What’s all this talk about BT switching off its ISDN phone service?
BT released a statement in 2015 that it would stop taking new ISDN orders in 2020 to switch off and deactivate its ISDN network entirely by 2025.
So, if you’re determined to install an ISDN phone line, you’d better do it quickly and ensure you won’t need it after 2025!
Let’s wind back a bit. What exactly is ISDN?
ISDN (short for Integrated Service Digital Network) is a circuit-switched telephone network system that simultaneously delivers voice and data services over digital lines. BT launched it in 1986 to migrate outdated landline technology to digital.
Businesses got excited about ISDN when it launched because it could support an analogue phone line and early video-conferencing systems. At the time, it also offered the fastest internet access (128 kbps).
The faster speeds and better connections that ISDN allowed meant data could be sent quickly and with little distortion, providing a better overall experience than previous antiquated systems.
With the introduction of new broadband internet access connections like DSL, WAN and Cable Modems, ISDN itself is an outdated legacy system. Despite this, it’s often used as a backup phone system if the mainline fails.
What’s the real reason behind the ISDN switch-off?
Like all commercial decisions, it’s driven by cost and profits. While the infrastructure that underpins ISDN has been significantly overhauled and upgraded since BT first launched it in 1986, the network has remained pretty much unchanged.
BT has invested heavily in VoIP, so it doesn’t make sense to invest further in its legacy ISDN network. By converging all of its services to IP, BT will be able to focus its resources and energy on a technology that will allow it to meet the demands of businesses in the future.
What’s BT going to replace ISDN with?
BT has planned to move all of its voice networks to VoIP (voice over IP) for some time.
Unlike traditional solutions, VoIP does not run over copper lines, making them and line rental redundant. The only thing you need is an active internet connection.
40% of the UK market has already recognised that switching to a VoIP solution provides a number of critical benefits.
Aside from being a more modern, progressive technology, VoIP has many advantages for businesses over PSTN and ISDN:
- It’s much quicker to provision new lines.
- You can reduce your line rental because you’ll need fewer physical lines.
- It is incredibly scalable and flexible – e.g. pairing a SIP line with a cloud-based telephone system can give you the ability to easily transfer calls between offices and locations, to use your work line whilst anywhere in the country and to see which members of your team are available to take calls.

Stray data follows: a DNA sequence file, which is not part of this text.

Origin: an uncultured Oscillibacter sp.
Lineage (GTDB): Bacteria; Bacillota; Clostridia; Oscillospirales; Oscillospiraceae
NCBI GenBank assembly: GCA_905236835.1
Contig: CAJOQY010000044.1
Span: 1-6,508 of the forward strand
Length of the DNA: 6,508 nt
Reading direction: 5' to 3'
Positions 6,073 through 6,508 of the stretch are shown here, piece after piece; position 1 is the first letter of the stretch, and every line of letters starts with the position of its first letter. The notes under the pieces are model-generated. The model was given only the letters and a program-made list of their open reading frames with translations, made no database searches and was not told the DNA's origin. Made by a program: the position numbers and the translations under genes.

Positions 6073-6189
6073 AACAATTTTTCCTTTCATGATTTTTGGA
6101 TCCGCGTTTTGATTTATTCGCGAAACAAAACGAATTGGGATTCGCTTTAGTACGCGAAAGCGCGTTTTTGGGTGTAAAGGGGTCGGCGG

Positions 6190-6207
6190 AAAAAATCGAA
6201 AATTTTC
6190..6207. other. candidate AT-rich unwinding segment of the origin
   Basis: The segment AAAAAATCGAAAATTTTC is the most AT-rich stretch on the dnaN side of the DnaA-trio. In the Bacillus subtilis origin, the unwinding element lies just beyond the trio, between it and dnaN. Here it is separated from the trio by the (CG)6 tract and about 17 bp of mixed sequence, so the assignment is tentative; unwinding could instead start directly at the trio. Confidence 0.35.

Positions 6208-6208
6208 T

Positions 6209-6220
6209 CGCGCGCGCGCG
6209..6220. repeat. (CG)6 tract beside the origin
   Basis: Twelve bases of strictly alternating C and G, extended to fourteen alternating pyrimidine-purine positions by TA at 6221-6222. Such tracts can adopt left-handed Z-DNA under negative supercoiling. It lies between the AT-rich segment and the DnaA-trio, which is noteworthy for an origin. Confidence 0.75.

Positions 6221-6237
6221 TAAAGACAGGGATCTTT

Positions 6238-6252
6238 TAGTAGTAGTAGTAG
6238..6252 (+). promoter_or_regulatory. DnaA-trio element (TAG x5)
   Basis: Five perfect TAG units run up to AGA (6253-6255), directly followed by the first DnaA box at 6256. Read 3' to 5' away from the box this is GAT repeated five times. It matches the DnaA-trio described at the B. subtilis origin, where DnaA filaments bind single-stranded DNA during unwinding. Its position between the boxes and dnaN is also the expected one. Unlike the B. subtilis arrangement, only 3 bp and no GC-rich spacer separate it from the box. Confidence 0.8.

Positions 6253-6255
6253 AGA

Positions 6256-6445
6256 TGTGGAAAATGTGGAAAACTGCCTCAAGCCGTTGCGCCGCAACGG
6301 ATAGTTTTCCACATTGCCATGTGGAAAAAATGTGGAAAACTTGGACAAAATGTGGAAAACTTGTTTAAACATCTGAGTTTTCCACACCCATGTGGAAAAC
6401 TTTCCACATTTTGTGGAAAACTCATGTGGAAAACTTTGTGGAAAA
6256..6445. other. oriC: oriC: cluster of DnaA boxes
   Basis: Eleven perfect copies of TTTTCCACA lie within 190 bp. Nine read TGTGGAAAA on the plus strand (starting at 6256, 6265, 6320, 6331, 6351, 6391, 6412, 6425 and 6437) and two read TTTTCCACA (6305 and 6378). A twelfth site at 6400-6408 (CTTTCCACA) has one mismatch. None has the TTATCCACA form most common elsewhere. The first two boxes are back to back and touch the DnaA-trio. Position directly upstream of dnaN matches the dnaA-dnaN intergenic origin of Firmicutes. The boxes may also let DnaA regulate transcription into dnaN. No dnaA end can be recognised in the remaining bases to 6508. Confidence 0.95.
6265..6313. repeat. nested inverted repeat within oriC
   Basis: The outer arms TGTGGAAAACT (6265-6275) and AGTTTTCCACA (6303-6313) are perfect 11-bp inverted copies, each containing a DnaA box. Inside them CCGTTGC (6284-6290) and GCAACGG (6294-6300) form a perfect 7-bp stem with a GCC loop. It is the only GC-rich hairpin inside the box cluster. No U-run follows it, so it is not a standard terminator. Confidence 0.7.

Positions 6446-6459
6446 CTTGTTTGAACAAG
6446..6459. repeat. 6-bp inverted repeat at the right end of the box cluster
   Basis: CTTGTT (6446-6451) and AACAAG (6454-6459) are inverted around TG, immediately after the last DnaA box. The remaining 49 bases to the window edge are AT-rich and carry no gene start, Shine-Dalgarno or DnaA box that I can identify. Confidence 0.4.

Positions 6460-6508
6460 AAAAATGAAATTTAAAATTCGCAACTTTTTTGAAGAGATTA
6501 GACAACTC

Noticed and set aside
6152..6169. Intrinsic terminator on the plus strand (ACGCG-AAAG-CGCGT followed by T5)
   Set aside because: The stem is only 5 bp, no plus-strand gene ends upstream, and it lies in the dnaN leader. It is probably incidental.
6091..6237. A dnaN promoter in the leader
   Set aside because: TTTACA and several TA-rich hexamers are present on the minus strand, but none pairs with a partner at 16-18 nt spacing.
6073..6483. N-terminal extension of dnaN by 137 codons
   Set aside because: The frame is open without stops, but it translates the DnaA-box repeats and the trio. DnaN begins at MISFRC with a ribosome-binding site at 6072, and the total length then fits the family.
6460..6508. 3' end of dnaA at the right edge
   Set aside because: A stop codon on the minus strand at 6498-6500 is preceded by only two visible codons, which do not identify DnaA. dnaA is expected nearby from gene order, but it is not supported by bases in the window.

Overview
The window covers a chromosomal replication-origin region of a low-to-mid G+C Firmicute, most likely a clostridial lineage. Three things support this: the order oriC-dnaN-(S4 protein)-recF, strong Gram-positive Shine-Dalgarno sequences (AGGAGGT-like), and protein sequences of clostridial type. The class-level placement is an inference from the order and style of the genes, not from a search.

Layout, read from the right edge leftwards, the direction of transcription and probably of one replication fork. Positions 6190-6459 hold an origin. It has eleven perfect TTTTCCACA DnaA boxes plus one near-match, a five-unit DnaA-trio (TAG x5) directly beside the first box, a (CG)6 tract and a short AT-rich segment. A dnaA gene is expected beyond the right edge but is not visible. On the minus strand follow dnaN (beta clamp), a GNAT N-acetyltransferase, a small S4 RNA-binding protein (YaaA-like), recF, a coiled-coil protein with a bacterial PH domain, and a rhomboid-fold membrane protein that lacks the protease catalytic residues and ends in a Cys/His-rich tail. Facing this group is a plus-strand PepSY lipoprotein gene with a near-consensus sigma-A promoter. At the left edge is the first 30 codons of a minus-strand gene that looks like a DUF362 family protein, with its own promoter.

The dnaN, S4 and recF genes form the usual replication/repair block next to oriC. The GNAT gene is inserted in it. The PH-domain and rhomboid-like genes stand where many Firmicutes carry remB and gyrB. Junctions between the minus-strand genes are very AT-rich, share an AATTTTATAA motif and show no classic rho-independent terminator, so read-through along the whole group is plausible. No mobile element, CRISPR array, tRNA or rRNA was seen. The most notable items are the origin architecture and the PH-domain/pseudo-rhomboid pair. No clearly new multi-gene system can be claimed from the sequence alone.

What should businesses do to prepare for the ISDN switch-off?
If you’re one of BT’s 2 million ISDN customers, you have until 2025 to review your options and make the change (before the network is switched off).
As crazy as it might sound, for many businesses today, ISDN is still the best service they can get. According to Ofcom’s 2018 Communications Market Report, there were 33.1 million fixed landlines in the UK in 2017 (including ISDN), and approximately 6.4 million belonged to businesses. It’s imperative that BT can provide businesses with access to an alternative service long before the 2025 deadline.
If your current ISDN phone contract is up for renewal soon, now is the right time to start exploring switching to VoIP and SIP technologies.
The practicalities of switching from ISDN to VoIP
Switching from ISDN to a VoIP/cloud-hosted phone system isn’t as complicated as you might think.
The first step is to get a spec outlining your business needs and maybe some “nice to haves”. Then you can do online research or call cloud telecom providers to see what they offer. This should get you to a point where you have some options to consider and prices to compare.
Assuming your business is in an area that has access to VoIP technology, you need to consider two things:
Is your internet connection good enough to deliver VoIP?
While VoIP doesn’t use much data compared with other services like video, you still need enough bandwidth to deliver voice on top of everything else your office does. Some VoIP providers suggest 5Mbps down and 2Mbps up as a bare minimum for a small office. Still, the bandwidth you need depends on your individual needs and Quality of Service priorities. If you don’t have enough bandwidth or quality of service commitment, you could experience poor audio quality or intermittent service and miss the full benefits.
Does your office phone system support VoIP?
Most new office phone systems already support VoIP, but if yours doesn’t, you can replace your entire phone system with an IP one (worthwhile if your handsets are tired). It might also be an excellent time to think about switching from a fixed, on-premise phone system to a cloud-hosted telephony service. This way, you can manage your phone system via an online control panel hosted in the cloud.
Don’t forget: because of the savings to be made on VoIP calls and line rental, you should be aiming to lower your overall telecom costs while at the same time increasing the call features and functionality at your disposal.
Should I talk to someone about my options for switching over from ISDN?
Yes, almost certainly. We’re already helping many UK businesses transition from legacy ISDN systems to our cloud-hosted phone system. Everything from number porting to hardware setup is managed by our customer onboarding team, whose job is to make a move as painless as possible.
Please get in contact asap with our team to discuss your ISDN migration; no obligation, no fuss.